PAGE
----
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After finally clearing my skin of acne (thanks to ditching skimmed milk), I realized I wanted to try to get the best complexion of my life. I wanted a treatment that would minimize fine lines and pores, plump the skin, fade pigmentation and soften fine lines. All signs pointed to the dermaroller, a form of collagen induction therapy. It’s a handheld device that resembles a mini concrete roller with needles sticking out of it. To say it wouldn’t look out of place in a torture scene played out on Game of Thrones is about right. But had I read past the skin-boosting promises? No, I hadn’t. I had no idea what I was in for when I visited David Jack, MD, a London-based cosmetic doctor, on Harley Street to try it out for myself. Read on for my honest experience with dermarolling.
What is Dermarolling?
Dermarolling involves using a small device (think: lint-roller but with hundreds of needles on it) to create tiny holes into the face. The process, which can cost anywhere from $100 to $700 per session, helps improve acne scars, even out skin tone, and reduce the look of fine lines. On the day of my appointment, my conversation with Jack went something like this:
“Let’s do the interview first because this is going to hurt,” Jack said shortly after I had sat down in his Harley Street office.
“Oh, erm, isn’t it just going to be like a laser—a bit of stinging and some redness?” I asked tentatively, already reading from his face that no, it was not going to be like that.
“I’ll go get the numbing cream,” he said, already making his way off into the next room. Jack explained that the needles on the roller penetrate all the way down through the epidermis and into the lower layers of the skin, aka the dermal layer. In short, it’s going to hurt. Bad.
“The needles cause injuries in the skin, and what that does is stimulate a response,” he told me. “First you get an inflammatory response, so you’ll go quite red and swollen, then a post-inflammatory response where cells are sent to the area to repair the damage."
Benefits of Dermarolling
Dermarolling hosts a number of skin benefits, from promoting collagen production to strengthening the skin barrier.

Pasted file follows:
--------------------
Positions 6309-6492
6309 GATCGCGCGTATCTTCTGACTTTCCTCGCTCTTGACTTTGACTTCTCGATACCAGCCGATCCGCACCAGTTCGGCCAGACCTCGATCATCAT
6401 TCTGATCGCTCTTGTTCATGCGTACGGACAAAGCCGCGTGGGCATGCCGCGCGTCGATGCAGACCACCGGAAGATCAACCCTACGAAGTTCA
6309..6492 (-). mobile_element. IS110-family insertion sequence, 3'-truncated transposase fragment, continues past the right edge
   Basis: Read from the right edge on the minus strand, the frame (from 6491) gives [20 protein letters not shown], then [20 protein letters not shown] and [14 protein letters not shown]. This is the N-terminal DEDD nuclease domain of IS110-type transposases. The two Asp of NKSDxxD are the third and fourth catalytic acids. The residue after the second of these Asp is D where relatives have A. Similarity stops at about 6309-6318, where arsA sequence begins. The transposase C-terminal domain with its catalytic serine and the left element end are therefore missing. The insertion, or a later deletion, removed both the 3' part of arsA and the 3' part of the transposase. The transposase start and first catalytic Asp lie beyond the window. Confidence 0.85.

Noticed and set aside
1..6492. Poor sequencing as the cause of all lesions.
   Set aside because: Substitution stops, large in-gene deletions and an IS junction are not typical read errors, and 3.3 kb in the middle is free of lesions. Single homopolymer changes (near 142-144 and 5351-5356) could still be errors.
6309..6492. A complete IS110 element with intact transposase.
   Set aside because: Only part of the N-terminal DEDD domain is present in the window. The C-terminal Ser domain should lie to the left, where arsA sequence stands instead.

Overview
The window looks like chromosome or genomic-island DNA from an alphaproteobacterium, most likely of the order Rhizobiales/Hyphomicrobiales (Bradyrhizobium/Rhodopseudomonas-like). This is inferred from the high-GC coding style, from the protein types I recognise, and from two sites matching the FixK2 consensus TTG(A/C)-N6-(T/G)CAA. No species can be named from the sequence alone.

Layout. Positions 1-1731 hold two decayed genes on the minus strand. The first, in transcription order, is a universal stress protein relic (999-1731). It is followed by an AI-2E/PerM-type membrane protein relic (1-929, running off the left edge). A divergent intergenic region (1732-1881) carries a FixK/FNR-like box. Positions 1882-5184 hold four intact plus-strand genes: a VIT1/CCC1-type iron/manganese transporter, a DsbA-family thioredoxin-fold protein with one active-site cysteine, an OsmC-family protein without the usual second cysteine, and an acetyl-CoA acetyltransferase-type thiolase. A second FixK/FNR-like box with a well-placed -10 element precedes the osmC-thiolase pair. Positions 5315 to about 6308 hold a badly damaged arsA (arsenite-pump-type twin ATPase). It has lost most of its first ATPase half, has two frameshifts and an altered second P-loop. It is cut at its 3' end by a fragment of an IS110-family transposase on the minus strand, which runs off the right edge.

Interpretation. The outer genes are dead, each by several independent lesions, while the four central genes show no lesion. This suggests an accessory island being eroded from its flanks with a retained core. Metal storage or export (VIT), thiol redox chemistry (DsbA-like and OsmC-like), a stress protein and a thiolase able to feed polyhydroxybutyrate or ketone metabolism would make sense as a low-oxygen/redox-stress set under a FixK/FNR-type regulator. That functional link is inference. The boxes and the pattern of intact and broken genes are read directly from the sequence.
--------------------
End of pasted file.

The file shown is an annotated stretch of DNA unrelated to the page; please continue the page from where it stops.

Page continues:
- Stimulates collagen
- Fades scars
- Minimizes fine lines
- Plumps skin
- Strengthens skin barrier
Needless to say, Jack praises dermarolling: “Collagen production is stimulated, which causes a thickening of the dermis. The skin becomes denser with the laying down of collagen and elastin, and you’ll also notice skin tightening,” explains Jack. While the redness happens immediately, the skin-plumping and fading of scars can take 12 weeks to show up. And for the best results, you’ll want to have three treatments one month apart.
How to Prepare for Dermarolling
For best results, cleanse and exfoliate the skin pre-dermarolling—this may help with better absorption and preventing infection. Your skin should be makeup-free, and you should avoid doing laser hair removal or waxing within two weeks of dermaolling. Lastly, if you're doing it at home, ensure a cleanly environment: sanitize the derma roller before using and the area you're doing it in.
What to Expect During Dermarolling
After I’d asked all my questions and delayed as much as possible, the treatment began. My skin and the two-millimeter roller were sterilized. The device was then rolled over each area of my face 10 excruciating times. Across my cheeks, I was convinced the pins had hit bone. “Do you want me to roll your upper lip?” Jack asked. I declined, remembering how painful the sheer act of threading that area can be. When it came to my forehead—the least fleshy part of my face—I gave in. A vitamin C–rich serum was then applied (if you’re making holes in your face, you may as well fill them with a potent skin-brightening serum, right?).
Afterwards, I thought it would be best not to look at myself in the mirror; instead, I bid a quick farewell after being told to keep my skin clean and not to touch it for the next few days. It felt hot, almost like I’d been sunburnt, and by the lingering glances I received from passersby, it looked like it too. I tried to conceal my face with my long hair, without the hair actually touching the face—not easy. I resorted to walking head down, canceling my afternoon meetings and getting home as quickly as possible.
Good plan, until you realize you’ve left your door keys at home. Luckily, I live near a beauty journalist who would both understand and not laugh when I pitched up at her front door for a cuppa. By then, the redness had subsided a bit, and come evening, I looked normal if a little red. I’d spoken to my boyfriend on the phone mid–lost key debacle, and he was horrified that I had done such a thing to myself, so the fact that I no longer resembled Freddy Krueger when I finally pitched up home that evening helped my cause.